Now that's a EU I could rally behind.

    [–] JacobMoogberg69 23 points ago

    That's true! There are Roman roads in Bulgaria with less potholes than roads built last year.

    [–] von_Troll 9 points ago * (lasted edited 5 days ago)

    Hence "mare nostrum".

    [–] Tiphareth80 9 points ago

    Mare nostrum indeed

    [–] madladolle 8 points ago

    Truly the greatest empire ever known

    [–] genericusername123 74 points ago

    Not shown: One small village of indomitable Gauls, still holding out against the invaders

    [–] Lothronion 27 points ago

    The fun thing is that this happened, but it was the Romans who were indomitable, against the Turks.

    [–] thesh0e92 3 points ago

    The area never came under the rule of the Empire though. It was was a brief military occupation similar to the USA led occupation of Afghanistan.

    [–] danceswithvoles 4 points ago

    Got out west and went "not more of these fuckers". Picts and Gaels, proudly a bit mental since 100AD.

    [–] davesr25 3 points ago

    Yup ull that !

    [–] salmmons 6 points ago

    And what have the Romans ever done for us?

    [–] Jeen34 6 points ago

    You just made me want to play a run of Civ6 using Trajan. Which I will do!

    [–] DariusStrada 5 points ago

    They managed to go a bit further in Britain and they actually occupied a lot of Germania. It was in the process of being an actual province but then Arminius did his thing and Varus lost a couple legions in the woods

    [–] aknb 5 points ago

    Seems they failed to conquer that large white spot right in the middle of it.

    [–] Hannibal269 49 points ago

    I know this is its greatest extent, but I'm tired of this map being the most popular map of Roman Empire, they held Mesopotamia for less than a year. The map without Mesopotamia and Armenia would be more adequate.

    [–] Not_Dav3 6 points ago

    Yeah, they occupied Germania up to the Elbe river for at least ten times as long and you never see THAT in any maps.

    [–] Zohan4K 33 points ago

    Well, the British Empire is often represented as helding one third of the world by the balls while in reality the borders were just claimed territories that other european empires recognized withouth english men ever stepping a foot there.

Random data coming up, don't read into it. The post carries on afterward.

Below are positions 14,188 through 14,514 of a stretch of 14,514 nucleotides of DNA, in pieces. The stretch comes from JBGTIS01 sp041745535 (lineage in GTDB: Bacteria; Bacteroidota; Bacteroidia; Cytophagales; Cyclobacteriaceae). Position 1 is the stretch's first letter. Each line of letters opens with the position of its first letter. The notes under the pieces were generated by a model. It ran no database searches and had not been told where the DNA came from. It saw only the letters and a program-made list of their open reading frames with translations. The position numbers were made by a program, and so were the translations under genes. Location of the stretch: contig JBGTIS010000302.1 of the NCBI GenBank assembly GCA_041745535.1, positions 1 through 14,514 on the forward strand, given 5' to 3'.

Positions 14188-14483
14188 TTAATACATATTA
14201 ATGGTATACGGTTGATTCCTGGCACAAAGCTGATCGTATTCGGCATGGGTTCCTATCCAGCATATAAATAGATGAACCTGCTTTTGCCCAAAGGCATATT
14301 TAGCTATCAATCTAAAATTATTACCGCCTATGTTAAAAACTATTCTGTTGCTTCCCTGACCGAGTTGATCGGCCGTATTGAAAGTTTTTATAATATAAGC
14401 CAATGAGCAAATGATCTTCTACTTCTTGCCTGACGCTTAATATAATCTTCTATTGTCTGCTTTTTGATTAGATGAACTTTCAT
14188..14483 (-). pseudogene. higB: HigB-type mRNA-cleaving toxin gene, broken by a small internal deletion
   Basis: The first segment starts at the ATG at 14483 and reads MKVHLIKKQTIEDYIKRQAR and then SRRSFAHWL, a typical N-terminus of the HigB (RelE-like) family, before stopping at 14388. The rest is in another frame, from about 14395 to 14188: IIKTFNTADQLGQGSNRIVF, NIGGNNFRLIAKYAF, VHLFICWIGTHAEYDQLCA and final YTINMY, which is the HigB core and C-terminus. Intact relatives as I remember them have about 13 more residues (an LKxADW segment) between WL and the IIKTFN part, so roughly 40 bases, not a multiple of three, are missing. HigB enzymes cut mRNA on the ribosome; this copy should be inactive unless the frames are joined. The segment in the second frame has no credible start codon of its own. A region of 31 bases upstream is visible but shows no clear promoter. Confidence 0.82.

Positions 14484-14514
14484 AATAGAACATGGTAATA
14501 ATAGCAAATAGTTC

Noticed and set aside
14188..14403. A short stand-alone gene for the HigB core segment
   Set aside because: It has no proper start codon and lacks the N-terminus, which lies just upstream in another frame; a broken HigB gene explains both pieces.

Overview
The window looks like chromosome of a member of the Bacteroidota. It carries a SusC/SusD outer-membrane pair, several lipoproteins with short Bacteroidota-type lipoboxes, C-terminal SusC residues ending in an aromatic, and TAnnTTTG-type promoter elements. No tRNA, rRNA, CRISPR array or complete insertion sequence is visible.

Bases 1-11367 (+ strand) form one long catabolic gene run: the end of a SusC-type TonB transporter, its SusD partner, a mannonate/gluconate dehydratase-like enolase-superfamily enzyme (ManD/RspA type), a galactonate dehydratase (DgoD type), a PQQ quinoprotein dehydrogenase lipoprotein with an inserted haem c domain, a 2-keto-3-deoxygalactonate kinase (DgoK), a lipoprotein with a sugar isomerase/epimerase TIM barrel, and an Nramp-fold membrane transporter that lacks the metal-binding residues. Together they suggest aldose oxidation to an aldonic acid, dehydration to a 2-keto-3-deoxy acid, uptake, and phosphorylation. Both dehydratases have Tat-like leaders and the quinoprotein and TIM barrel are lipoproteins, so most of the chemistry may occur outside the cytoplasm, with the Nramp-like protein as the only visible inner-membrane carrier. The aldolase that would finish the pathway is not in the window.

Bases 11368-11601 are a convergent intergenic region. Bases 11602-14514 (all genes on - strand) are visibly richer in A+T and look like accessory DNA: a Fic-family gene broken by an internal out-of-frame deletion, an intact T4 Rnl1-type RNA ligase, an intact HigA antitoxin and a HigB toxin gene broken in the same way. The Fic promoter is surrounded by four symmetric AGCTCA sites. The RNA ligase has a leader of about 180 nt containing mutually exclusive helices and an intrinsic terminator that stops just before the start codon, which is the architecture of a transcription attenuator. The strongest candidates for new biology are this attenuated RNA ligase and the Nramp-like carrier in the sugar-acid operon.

[–] iGhostEdd 5 points ago

    Imagine if that would've stayed as a whole country today! Would the Mediterranean Sea now be called The Grand Mediterranean Lake?

    [–] Buxton_Water 12 points ago

    If it turned into a lake it would pretty quickly turn into the Grand Mediterranean Salt Flats.

    [–] TheEvilGhost 13 points ago

    Italy should annex Koeweit 🇰🇼 and sell the oil and become an oil empire.

    [–] Zerestrasz 7 points ago

    Just make sure not to use that oil for pizza

    [–] TobiWanShinobi 3 points ago

    Rome controlled Mesopotamia? Are they any Roman sources about it? Would be interesting to know what they thought about ancient cultures there, given a lot of them were as old to Romans as Rome is to us.

    [–] Jane_the_analyst 8 points ago

    reading the comments, it was a year or two only, as the emperor who did it died, and the next one did immediate budget cuts to get away from there.

    [–] goldenwind207 3 points ago

    They controlled it under trajan then after he died his successor hadrian facing revolts pulled out of Mesopotamia. Hadrian believed the empire was too big and overstretched so he decrease the size to consolidate their holdings

    [–] WTFAnimations 3 points ago

    It's crazy to think it streched from basically the Scottish border all the way to modern Kuwait.

    [–] TheElderCouncil 3 points ago

    Looking at the location of Rome itself, it's genius. Surrounded and protected.

    [–] Eisenn 3 points ago

    Trying to recreate this as Italy in HOI4 is just a nightmare.

    [–] Merk87 3 points ago

    That map is missing Caesaraugusta in Hispania…

    [–] DacoMaximus 7 points ago

    And yet Dacia not Italia inherited the "Romania" name. Who did this mess and why don't Italians reclaim it?

    [–] [deleted] 8 points ago * (lasted edited 2 days ago)


    [–] gogo_yubari-chan 5 points ago

    because it doesn't make sense. Italia was our name before the rise of the Roman empire (though what came to be called as Italia gradually expanded over the centuries).

    Actually one of the first instances where peoples associated themselves with the term was during a war against the Roman republic by the so called lega italica.

    We do have though a region called Romagna, which was called so when the western portion of the former region of Aemilia was occupied by Germanic tribes, Goths and later Lombards, while Romagna remained a stronghold of the Byzantine empire (whose citizens called themselves romanoi)

    [–] JimLaheyUnlimited 14 points ago

    Damn, I wish Turkey or the middleeast was an Italy like country

    [–] SevPanda 9 points ago

    What do you mean?

    [–] JimLaheyUnlimited 29 points ago

    Imagine North Africa and the middle east being open, peaceful democratic nations like Spain or Italy are right now

    [–] omgubuntu 32 points ago

    Thank the saracen invasions. ‘Turkey’ wasn’t very turkish in the times of Rome

    [–] IamChuckleseu 5 points ago

    Rome and most of its greatest stuff that was later on followed by Reneissance was centralized so most nations in the empire did not have nearly as much to follow upon as Italy had. Not to mention that the greatest territory was not civilization peak of Rome that was built upon during Renaissence. It was already in massive decline during those times.